The Ngong Farm
I had a farm in Africa, at the foot of the Ngong Hills. The Equator runs across these highlands, a hundred miles to the north, and the farm lay at an altitude of over six thousand feet. In the day-time you felt that you had got high up, near to the sun, but the early mornings and evenings were limpid and restful, and the nights were cold.
The geographical position and the height of the land combined to create a landscape that had not its like in all the world. There was no fat on it and no luxuriance anywhere; it was Africa distilled up through six thousand feet, like the strong and refined essence of a continent. The colours were dry and burnt, like the colours in pottery. The trees had a light delicate foliage, the structure of which was different from that of the trees in Europe; it did not grow in bows or cupolas, but in horizontal layers, and the formation gave to the tall solitary trees a likeness to the palms, or a heroic and romantic air like full-rigged ships with their sails furled, and to the edge of a wood a strange appearance as if the whole wood were faintly vibrating. Upon the grass of the great plains the crooked bare old thorn-trees were scattered, and the grass was spiced like thyme and bog-myrtles; in some places the scent was so strong that it smarted in the nostrils. All the flowers that you found on the plains, or upon the creepers and liana in the native forest, were diminutive like flowers of the downs – only just in the beginning of the long rains a number of big, massive heavy-scented lilies sprang out on the plains. The views were immensely wide. Everything that you saw made for greatness and freedom, and unequalled nobility.
The chief feature of the landscape, and of your life in it, was the air. Looking back on a sojourn in the African highlands, you are struck by your feeling of having lived for a time up in the air. The sky was rarely more than pale blue or violet, with a profusion of mighty, weightless, ever-changing clouds towering up and sailing on it, but it has a blue vigour in it, and at a short distance it painted the ranges of hills and the woods a fresh deep blue. In the middle of the day the air was alive over the land, like a flame burning; it scintillated, waved and shone like running water, mirrored and doubled all objects, and created great Fata Morgana. Up in this high air you breathed easily, drawing in a vital assurance and lightness of heart. In the highlands you woke up in the morning and thought: Here I am, where I ought to be.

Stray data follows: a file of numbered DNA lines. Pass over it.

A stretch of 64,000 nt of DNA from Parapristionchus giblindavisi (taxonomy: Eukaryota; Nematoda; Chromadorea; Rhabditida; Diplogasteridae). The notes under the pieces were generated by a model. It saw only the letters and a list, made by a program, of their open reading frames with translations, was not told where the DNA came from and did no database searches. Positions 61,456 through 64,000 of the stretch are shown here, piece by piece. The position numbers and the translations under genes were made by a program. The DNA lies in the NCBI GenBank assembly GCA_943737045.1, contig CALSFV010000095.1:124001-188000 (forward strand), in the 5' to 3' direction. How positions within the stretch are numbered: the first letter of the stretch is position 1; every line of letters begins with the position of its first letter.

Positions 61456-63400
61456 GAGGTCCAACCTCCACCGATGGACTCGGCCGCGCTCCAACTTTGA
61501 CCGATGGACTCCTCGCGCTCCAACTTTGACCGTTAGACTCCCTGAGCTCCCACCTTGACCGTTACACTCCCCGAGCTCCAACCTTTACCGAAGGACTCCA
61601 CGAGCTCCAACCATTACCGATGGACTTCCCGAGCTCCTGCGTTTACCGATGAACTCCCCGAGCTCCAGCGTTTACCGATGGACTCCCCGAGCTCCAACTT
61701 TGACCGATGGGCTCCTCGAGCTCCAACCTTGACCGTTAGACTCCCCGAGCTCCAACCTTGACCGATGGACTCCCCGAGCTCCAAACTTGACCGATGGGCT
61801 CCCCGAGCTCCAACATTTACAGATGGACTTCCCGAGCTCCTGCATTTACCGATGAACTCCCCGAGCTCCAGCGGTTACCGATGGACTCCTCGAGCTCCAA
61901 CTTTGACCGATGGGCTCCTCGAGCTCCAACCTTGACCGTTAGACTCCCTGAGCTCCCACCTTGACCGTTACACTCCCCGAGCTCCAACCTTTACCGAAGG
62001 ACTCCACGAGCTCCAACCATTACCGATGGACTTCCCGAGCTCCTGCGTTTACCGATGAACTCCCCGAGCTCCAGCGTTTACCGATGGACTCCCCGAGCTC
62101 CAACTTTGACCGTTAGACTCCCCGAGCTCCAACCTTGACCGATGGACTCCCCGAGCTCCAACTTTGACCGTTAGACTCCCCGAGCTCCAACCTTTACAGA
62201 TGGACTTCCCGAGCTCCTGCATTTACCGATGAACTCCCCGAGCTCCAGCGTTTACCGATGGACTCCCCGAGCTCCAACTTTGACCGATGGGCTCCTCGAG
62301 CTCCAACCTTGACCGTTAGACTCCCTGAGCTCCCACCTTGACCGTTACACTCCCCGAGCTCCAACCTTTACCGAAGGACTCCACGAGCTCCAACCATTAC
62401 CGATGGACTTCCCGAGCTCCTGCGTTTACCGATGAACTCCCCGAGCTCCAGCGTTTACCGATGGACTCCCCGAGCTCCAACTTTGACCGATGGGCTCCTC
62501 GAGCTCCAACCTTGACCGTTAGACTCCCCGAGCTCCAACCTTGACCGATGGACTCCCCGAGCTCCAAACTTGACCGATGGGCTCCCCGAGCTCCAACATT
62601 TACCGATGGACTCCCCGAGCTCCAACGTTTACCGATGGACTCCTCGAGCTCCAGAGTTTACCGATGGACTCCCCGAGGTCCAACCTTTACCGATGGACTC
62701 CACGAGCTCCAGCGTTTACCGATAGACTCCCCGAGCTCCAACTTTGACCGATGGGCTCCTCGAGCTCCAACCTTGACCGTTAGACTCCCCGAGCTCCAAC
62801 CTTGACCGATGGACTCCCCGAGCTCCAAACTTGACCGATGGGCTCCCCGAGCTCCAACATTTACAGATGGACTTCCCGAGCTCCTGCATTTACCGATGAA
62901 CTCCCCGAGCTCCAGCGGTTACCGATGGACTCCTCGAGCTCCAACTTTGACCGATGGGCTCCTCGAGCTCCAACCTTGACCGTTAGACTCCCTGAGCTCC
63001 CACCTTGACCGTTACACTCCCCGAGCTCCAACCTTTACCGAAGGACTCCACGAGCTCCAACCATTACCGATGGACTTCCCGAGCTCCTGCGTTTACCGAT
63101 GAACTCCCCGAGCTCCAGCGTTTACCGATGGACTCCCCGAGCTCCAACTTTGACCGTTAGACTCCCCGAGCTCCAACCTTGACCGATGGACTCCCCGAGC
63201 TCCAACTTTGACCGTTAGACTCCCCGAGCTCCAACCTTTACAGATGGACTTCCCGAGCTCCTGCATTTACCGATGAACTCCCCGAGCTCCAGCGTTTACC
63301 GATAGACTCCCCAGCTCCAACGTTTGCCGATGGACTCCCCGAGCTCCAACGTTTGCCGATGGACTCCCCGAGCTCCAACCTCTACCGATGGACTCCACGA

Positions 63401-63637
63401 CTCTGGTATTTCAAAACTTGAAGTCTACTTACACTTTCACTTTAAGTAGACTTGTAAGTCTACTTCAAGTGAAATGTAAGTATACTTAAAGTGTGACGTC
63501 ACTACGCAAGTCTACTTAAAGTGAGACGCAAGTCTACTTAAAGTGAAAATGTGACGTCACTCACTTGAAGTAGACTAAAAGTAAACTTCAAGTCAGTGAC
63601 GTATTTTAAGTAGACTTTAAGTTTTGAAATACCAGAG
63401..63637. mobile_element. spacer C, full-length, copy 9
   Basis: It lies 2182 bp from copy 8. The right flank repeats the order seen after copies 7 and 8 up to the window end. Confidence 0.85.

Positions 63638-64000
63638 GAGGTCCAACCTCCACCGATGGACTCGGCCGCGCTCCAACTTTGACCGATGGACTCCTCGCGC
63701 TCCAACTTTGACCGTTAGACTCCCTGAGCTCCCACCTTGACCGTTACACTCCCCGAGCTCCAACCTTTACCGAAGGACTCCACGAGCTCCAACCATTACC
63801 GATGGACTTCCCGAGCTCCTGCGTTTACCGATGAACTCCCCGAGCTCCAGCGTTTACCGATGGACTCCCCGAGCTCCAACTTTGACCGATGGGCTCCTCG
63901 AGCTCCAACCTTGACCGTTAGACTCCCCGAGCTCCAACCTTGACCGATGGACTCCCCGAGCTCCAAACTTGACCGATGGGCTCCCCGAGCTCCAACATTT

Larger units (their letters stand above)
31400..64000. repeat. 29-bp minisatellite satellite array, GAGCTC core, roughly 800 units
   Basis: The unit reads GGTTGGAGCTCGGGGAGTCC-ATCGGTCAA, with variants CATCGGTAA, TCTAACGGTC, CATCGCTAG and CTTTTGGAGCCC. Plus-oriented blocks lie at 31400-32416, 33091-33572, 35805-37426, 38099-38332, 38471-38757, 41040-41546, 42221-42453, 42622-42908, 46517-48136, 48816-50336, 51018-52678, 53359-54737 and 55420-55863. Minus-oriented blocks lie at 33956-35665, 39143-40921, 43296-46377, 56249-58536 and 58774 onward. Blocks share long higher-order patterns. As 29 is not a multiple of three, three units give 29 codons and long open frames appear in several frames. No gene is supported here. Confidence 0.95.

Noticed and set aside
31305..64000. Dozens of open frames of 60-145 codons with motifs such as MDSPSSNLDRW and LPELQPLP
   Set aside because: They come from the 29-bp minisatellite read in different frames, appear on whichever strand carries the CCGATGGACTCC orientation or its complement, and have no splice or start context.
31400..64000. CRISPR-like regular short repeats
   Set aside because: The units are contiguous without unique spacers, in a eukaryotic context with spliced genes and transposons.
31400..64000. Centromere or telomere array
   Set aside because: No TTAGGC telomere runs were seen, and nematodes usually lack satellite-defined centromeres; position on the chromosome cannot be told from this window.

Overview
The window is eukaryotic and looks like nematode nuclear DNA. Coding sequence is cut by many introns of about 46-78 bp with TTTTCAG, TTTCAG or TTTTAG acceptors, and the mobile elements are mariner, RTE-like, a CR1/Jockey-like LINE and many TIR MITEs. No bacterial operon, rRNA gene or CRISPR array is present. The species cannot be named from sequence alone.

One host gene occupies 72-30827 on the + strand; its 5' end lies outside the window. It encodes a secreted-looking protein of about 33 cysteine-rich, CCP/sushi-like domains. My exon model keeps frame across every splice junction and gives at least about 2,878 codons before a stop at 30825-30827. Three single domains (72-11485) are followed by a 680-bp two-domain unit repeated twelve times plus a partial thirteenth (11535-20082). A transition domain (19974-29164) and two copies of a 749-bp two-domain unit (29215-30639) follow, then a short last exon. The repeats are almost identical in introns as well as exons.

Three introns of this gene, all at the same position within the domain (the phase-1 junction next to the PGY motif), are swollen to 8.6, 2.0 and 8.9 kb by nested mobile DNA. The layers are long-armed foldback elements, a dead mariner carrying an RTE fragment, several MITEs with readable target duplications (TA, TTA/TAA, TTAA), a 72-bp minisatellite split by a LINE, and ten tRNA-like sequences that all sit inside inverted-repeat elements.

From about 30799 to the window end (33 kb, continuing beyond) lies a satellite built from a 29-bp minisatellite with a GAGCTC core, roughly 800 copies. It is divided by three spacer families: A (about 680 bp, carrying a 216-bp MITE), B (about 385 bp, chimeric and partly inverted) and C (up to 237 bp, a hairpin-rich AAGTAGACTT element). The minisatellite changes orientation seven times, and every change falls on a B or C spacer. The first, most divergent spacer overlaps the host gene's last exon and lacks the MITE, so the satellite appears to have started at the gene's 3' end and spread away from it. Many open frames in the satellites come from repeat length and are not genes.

The Mountain of Ngong stretches in a long ridge from north to south, and is crowned with four noble peaks like immovable darker blue waves against the sky. It rises eight thousand feet above the sea, and to the east two thousand feet above the surrounding country; but to the west the drop is deeper and more precipitous – the hills fall vertically down towards the Great Rift Valley.
The wind in the highlands blows steadily from the north-north-east. It is the same wind that, down at the coasts of Africa and Arabia, they name the Monsoon, the East Wind, which was King Solomon’s favourite horse. Up here it is felt as just the resistance of the air, as the earth throws herself forward into space. The wind runs straight against the Ngong Hills, and the slopes of the hills would be the ideal place for setting up a glider, that would be lifted upwards by the currents, over the mountain top. The clouds, which were travelling with the wind, struck the side of the hill and hung round it, or were caught on the summit and broke into rain. But those that took a higher course and sailed clear of the reef, dissolved to the west of it, over the burning desert of the Rift Valley. Many times I have from my house followed these mighty processions advancing, and have wondered to see their proud floating masses, as soon as they had got over the hills, vanish in the blue air and be gone.